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Resources and future availability of energy sources
Gepubliceerd door: Publicatie datum:
ECN Beleidsstudies 1-6-2005
ECN publicatienummer: Publicatie type:
ECN-C--05-020 ECN rapport
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This assessment is a quick scan and analysis of recent literature on the resources and availability of fossil, renewable, and fissile energy sources. The fossil energy sources are oil, gas, and coal; the renewables covered are wind, solar, and biomass; and the fissile energy sources are uranium and thorium. The results of the scan and analysis of literature data are described, and preliminary conclusions are drawn.

A peak in oil production may be deferred to, e.g., 2035, if the next conditions would be fulfilled:

· Global oil demand does not increase significantly.

· Resources of conventional oil (e.g. Middle East) prove to be relatively large.

· Unconventional oil resources turn out to be large and producible in sizeable quantities.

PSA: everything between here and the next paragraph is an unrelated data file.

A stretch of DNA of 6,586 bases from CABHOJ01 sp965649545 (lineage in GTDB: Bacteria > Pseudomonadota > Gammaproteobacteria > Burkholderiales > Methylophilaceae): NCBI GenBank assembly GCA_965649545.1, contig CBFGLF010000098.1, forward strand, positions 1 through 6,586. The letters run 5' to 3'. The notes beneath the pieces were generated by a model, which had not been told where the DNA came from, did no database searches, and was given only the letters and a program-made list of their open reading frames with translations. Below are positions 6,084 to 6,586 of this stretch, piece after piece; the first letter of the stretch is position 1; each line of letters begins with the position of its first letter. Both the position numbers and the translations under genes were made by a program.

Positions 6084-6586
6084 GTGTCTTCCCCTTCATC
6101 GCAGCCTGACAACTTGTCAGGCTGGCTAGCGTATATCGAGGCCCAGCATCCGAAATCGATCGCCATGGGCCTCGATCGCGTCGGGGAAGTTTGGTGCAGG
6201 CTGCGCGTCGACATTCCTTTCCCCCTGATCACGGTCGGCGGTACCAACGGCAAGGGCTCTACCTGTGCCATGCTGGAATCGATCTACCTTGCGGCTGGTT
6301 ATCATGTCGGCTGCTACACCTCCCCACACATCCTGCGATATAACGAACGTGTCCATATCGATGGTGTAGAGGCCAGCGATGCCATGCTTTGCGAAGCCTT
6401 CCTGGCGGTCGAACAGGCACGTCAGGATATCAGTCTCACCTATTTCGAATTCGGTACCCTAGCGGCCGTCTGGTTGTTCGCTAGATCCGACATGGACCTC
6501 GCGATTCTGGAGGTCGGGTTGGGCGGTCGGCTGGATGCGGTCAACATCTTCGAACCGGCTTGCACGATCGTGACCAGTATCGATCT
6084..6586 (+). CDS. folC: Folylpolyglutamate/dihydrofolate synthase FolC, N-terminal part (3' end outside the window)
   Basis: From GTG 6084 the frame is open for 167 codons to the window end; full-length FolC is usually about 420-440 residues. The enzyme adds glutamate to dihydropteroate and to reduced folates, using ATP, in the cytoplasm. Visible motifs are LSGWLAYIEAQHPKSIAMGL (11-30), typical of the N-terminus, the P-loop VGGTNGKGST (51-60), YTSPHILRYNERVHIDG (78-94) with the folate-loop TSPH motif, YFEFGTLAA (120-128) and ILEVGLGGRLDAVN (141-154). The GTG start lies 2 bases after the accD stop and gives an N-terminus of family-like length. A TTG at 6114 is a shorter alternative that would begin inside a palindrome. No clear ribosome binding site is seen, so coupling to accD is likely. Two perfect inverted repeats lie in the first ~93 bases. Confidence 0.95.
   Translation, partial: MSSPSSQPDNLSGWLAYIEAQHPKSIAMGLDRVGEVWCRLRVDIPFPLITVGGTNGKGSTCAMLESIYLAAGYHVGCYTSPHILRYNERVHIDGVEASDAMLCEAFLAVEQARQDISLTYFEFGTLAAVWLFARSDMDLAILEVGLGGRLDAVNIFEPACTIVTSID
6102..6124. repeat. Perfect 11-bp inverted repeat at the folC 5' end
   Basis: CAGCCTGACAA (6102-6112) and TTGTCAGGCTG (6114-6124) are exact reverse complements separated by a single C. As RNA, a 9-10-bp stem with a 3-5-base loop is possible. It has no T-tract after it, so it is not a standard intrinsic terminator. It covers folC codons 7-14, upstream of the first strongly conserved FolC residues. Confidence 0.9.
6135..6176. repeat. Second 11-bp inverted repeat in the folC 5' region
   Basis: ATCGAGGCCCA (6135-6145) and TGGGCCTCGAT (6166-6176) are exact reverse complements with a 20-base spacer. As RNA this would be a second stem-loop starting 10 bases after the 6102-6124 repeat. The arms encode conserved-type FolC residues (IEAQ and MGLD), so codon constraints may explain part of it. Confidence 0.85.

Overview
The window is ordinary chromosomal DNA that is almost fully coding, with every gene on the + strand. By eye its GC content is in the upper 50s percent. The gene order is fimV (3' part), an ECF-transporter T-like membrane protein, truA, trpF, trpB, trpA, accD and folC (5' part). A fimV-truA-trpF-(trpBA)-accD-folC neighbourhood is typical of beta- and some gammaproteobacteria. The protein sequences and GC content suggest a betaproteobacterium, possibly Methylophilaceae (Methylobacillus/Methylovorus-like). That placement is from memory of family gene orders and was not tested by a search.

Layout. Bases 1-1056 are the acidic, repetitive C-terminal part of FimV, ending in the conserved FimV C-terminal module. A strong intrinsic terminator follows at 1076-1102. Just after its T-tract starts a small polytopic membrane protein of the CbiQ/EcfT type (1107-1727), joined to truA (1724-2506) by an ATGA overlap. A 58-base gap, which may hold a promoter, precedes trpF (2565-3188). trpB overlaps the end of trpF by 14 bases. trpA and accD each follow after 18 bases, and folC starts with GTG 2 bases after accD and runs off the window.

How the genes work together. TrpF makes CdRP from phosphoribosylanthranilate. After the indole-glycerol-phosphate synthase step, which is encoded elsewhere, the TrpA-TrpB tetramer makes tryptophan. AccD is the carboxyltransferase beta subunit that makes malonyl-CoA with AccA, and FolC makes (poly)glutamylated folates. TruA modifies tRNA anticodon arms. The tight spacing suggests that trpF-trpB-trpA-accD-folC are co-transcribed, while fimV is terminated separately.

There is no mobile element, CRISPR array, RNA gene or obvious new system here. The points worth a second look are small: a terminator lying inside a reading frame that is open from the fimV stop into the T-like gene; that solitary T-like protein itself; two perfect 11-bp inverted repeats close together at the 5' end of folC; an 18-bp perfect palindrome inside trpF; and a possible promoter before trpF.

The oil price hinges on the balance between oil demand and supply. The oil market will tighten when ?Peak Oil? approaches. If this happens in the near future, the oil price could remain high. Gas production scenarios show that a peak may occur between 2020 and 2050. The peak may be deferred by a slowly increasing demand during the next decades, and by successful exploration and production of conventional gas. Unconventional gas resources are huge, but it is uncertain to which extent they would be producible.

Coal reserves are rather evenly spread around the globe, and a peak in coal production in the next 50 years is not envisioned. Also a peak in production of uranium and thorium is not envisioned in the first half of the 21st century. Current use will not lead to a quick depletion.

Renewable energy sources are by definition infinite, although their potential is bounded by geographical constraints. The global and regional availability has been estimated for wind energy, solar energy (PV), and biomass, together with a description of factors influencing this availability. Specific analyses show that in 2035, onshore wind, offshore wind, and PV could produce approximately 7, 18, and 6%, respectively, of total power generation in the EU-15. The use of biomass - energy crops, agricultural and forestry residues, and organic waste - in the EU-15 may possibly increase from 2.1 to 7 EJ/a in the period 2000-2050. Approximately one-third of this potential could be made available by energy crops. On the long term, countries with surplus biomass potential could develop into exporters of bioenergy (biofuels from biomass).

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